Effective Communication

Effective Communication

Female presenter uses interpreter to provide presentation Revised regulations under Titles II and III of the Americans with Disabilities Act affect how public entities (state and local governments) and private businesses must provide effective communication with individuals with disabilities. These regulations, issued by the Department of Justice, took effect March 15, 2011. They require public and private entities to provide appropriate auxiliary aids and services where necessary to make sure that individuals with speech, hearing and vision disabilities understand what is said or written and can communicate effectively (§35.104, §35.160, §36.104, §36.303).

Public and private entities must also provide effective communication to companions who are individuals with disabilities. The term “companion” means a family member, friend, or someone else with whom the state or local government agency or private business would usually communicate.

The type of auxiliary aid or service necessary to ensure effective communication depends on:

  • the method of communication used by the individual;
  • the nature, length, and difficulty of the communication taking place; and
  • the complexity of what is being communicated.

Auxiliary aids and services must be provided in accessible formats, in a timely manner, and in a way that protects the privacy and independence of the individual with a disability. A public entity or private business cannot impose a surcharge on an individual with a disability to cover the costs of the auxiliary aid or service provided.

Examples of common auxiliary aids and services include:

  • qualified sign language interpreters in person or through video remote interpreting (VRI) services
  • note takers or exchange of written notes
  • real-time computer-aided transcription services
  • written materials
  • telephone handset amplifiers
  • assistive listening devices and systems
  • telephones compatible with hearing aids
  • closed caption decoders
  • open and closed captioning, including real-time captioning
  • voice, text, and video-based telecommunications products and systems, including text telephones (TTYs), videophones, and captioned telephones or equally effective telecommunications devices
  • videotext displays
  • qualified readers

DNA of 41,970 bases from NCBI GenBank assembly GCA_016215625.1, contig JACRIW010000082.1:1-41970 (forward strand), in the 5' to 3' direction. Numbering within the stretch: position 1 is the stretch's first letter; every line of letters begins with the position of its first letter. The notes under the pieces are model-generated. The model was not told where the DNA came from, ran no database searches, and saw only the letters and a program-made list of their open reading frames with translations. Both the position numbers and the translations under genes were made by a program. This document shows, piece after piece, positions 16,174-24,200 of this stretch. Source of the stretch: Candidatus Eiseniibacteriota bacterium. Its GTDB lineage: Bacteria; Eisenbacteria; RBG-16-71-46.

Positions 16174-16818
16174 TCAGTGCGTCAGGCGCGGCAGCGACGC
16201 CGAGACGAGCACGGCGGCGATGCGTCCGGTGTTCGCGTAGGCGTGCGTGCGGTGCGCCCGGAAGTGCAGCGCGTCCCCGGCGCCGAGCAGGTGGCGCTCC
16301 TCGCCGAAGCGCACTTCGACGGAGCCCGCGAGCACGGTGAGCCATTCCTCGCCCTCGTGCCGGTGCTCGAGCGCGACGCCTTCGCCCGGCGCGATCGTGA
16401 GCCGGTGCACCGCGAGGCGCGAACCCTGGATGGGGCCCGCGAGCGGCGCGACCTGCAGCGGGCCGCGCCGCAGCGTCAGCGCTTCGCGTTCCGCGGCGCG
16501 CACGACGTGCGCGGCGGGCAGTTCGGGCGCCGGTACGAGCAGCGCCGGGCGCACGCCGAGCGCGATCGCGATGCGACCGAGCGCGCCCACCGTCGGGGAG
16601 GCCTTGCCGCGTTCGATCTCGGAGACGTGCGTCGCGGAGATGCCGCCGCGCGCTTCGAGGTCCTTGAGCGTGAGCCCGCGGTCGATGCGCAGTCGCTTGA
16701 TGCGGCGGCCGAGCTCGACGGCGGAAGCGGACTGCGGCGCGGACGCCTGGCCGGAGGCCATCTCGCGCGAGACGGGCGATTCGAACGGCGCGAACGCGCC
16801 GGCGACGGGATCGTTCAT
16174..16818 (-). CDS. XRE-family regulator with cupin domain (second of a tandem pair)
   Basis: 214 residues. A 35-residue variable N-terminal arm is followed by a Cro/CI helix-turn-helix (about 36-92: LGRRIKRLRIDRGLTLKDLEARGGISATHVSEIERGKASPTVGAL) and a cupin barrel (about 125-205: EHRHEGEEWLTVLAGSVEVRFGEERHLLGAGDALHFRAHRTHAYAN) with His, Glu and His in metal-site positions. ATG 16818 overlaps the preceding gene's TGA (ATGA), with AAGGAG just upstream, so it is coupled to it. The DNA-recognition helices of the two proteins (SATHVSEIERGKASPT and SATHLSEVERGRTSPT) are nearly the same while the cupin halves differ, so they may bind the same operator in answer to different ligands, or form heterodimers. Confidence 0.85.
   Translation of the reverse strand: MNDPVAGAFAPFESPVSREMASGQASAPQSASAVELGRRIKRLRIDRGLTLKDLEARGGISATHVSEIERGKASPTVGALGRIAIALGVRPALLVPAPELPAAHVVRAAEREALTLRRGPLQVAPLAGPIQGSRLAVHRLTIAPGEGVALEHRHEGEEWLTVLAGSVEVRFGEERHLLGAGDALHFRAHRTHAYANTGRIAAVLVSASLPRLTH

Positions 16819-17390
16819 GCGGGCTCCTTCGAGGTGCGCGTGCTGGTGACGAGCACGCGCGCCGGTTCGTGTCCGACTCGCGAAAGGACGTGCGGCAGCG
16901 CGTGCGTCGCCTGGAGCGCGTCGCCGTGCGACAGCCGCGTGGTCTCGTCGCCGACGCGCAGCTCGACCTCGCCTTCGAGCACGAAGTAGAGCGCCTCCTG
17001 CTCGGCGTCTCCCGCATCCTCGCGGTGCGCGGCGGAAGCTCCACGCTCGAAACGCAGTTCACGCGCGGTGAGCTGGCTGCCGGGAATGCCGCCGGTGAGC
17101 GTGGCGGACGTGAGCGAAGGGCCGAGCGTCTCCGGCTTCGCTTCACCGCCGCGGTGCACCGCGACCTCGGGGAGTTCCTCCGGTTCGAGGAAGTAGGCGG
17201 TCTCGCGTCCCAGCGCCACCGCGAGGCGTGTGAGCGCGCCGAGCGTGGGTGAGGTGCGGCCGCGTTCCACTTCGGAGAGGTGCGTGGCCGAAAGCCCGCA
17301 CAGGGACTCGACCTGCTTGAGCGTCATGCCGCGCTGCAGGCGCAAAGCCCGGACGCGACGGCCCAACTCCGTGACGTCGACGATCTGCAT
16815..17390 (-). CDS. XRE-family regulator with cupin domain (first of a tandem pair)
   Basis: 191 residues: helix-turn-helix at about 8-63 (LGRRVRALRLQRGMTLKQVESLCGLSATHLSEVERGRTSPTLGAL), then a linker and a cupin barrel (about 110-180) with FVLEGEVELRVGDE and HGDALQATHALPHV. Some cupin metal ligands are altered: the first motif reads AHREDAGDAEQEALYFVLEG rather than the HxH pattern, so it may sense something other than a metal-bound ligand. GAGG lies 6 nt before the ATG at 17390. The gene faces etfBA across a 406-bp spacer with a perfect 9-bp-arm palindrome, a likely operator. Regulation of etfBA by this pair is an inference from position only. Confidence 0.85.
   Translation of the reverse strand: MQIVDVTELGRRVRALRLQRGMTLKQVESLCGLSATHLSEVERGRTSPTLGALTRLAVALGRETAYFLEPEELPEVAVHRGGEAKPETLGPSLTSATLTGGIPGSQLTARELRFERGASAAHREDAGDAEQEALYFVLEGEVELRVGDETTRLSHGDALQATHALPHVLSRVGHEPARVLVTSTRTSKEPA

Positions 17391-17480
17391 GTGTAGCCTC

• taped texts
  • audio recordings
  • Brailled materials and displays
  • screen reader software
  • magnification software
  • optical readers
  • secondary auditory programs (SAP)
  • large print materials
  • accessible electronic and information technology

Public entities must give primary consideration to the request of the individuals with disabilities. A private business should consult with individuals with disabilities whenever possible to determine what type of auxiliary aid is needed, but the final decision rests with the private business as long as the method chosen results in effective communication.

A public entity or private business is financially responsible for the cost of the auxiliary aid or service provided unless it can demonstrate that it would be an undue financial burden. Even if a particular auxiliary aid or service is found to be an undue financial burden, the entity must still provide effective communication using a different auxiliary aid or service.

Sign Language Interpreters

Public entities and private businesses cannot require an individual with a disability to bring someone to interpret for him or her. They also cannot rely on an adult accompanying an individual to interpret or facilitate communication except:

  • In an emergency involving imminent threat to the safety or welfare of an individual or the public where there is no interpreter available; or
  • When the individual with a disability specifically requests that the accompanying adult interpret or facilitate communication, the accompanying adult agrees to provide such assistance, and relying on that adult is appropriate under the circumstances.

A private business shall not rely on a minor child to interpret or facilitate communication, except in an emergency involving an imminent threat to the safety or welfare of an individual or the public where there is no interpreter available.

The new regulations permit the use of video remote interpreting (VRI) services which uses video conference technology to deliver sign language interpretation over the internet. Entities using VRI must ensure that the service is always available, that the technology meets performance standards, and that someone is always available who can set up and use the VRI system.

Telecommunications

The requirement to provide effective communication applies to public entities and private businesses that use automated-attendant systems, including voicemail and messaging or interactive response systems for receiving and directing incoming telephone calls. These systems must also provide effective real-time communication with individuals using auxiliary aids and services, including text-telephones (TTYs) and relay services, including internet-based relay services.

A public entity or private business shall respond to telephone calls from a relay service in the same manner that it responds to other telephone calls. A public entity or private business may use relay services in place of direct telephone communication for receiving or making telephone calls to individuals with disabilities.

If a public entity or private business usually offers customers, clients, patients, or participants the opportunity to make outgoing telephone calls using their equipment, they must provide accessible public telephones, TTYs, or other telecommunications products and systems for use by individuals who are deaf or hard of hearing, or have a speech impairment.